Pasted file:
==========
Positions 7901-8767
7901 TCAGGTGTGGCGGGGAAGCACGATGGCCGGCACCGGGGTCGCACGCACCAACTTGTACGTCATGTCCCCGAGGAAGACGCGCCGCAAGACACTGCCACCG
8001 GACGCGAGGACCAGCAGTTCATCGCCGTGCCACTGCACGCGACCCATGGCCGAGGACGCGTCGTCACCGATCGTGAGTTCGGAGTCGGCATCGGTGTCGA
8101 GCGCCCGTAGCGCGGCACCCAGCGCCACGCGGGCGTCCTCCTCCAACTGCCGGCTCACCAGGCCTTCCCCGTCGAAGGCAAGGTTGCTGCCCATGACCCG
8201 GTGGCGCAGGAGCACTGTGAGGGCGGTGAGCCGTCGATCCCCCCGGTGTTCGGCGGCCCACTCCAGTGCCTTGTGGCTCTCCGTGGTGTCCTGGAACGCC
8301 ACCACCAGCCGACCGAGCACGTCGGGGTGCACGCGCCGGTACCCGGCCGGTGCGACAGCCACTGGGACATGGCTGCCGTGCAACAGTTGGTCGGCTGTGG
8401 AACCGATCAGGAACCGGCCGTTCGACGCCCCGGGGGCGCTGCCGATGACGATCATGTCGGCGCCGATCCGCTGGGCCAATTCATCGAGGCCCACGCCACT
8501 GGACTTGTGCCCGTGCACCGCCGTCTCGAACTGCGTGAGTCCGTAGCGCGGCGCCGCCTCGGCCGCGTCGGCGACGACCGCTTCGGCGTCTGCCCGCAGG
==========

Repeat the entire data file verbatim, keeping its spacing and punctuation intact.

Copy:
Positions 7901-8767
7901 TCAGGTGTGGCGGGGAAGCACGATGGCCGGCACCGGGGTCGCACGCACCAACTTGTACGTCATGTCCCCGAGGAAGACGCGCCGCAAGACACTGCCACCG
8001 GACGCGAGGACCAGCAGTTCATCGCCGTGCCACTGCACGCGACCCATGGCCGAGGACGCGTCGTCACCGATCGTGAGTTCGGAGTCGGCATCGGTGTCGA
8101 GCGCCCGTAGCGCGGCACCCAGCGCCACGCGGGCGTCCTCCTCCAACTGCCGGCTCACCAGGCCTTCCCCGTCGAAGGCAAGGTTGCTGCCCATGACCCG
8201 GTGGCGCAGGAGCACTGTGAGGGCGGTGAGCCGTCGATCCCCCCGGTGTTCGGCGGCCCACTCCAGTGCCTTGTGGCTCTCCGTGGTGTCCTGGAACGCC
8301 ACCACCAGCCGACCGAGCACGTCGGGGTGCACGCGCCGGTACCCGGCCGGTGCGACAGCCACTGGGACATGGCTGCCGTGCAACAGTTGGTCGGCTGTGG
8401 AACCGATCAGGAACCGGCCGTTCGACGCCCCGGGGGCGCTGCCGATGACGATCATGTCGGCGCCGATCCGCTGGGCCAATTCATCGAGGCCCACGCCACT
8501 GGACTTGTGCCCGTGCACCGCCGTCTCGAACTGCGTGAGTCCGTAGCGCGGCGCCGCCTCGGCCGCGTCGGCGACGACCGCTTCGGCGTCTGCCCGCAGG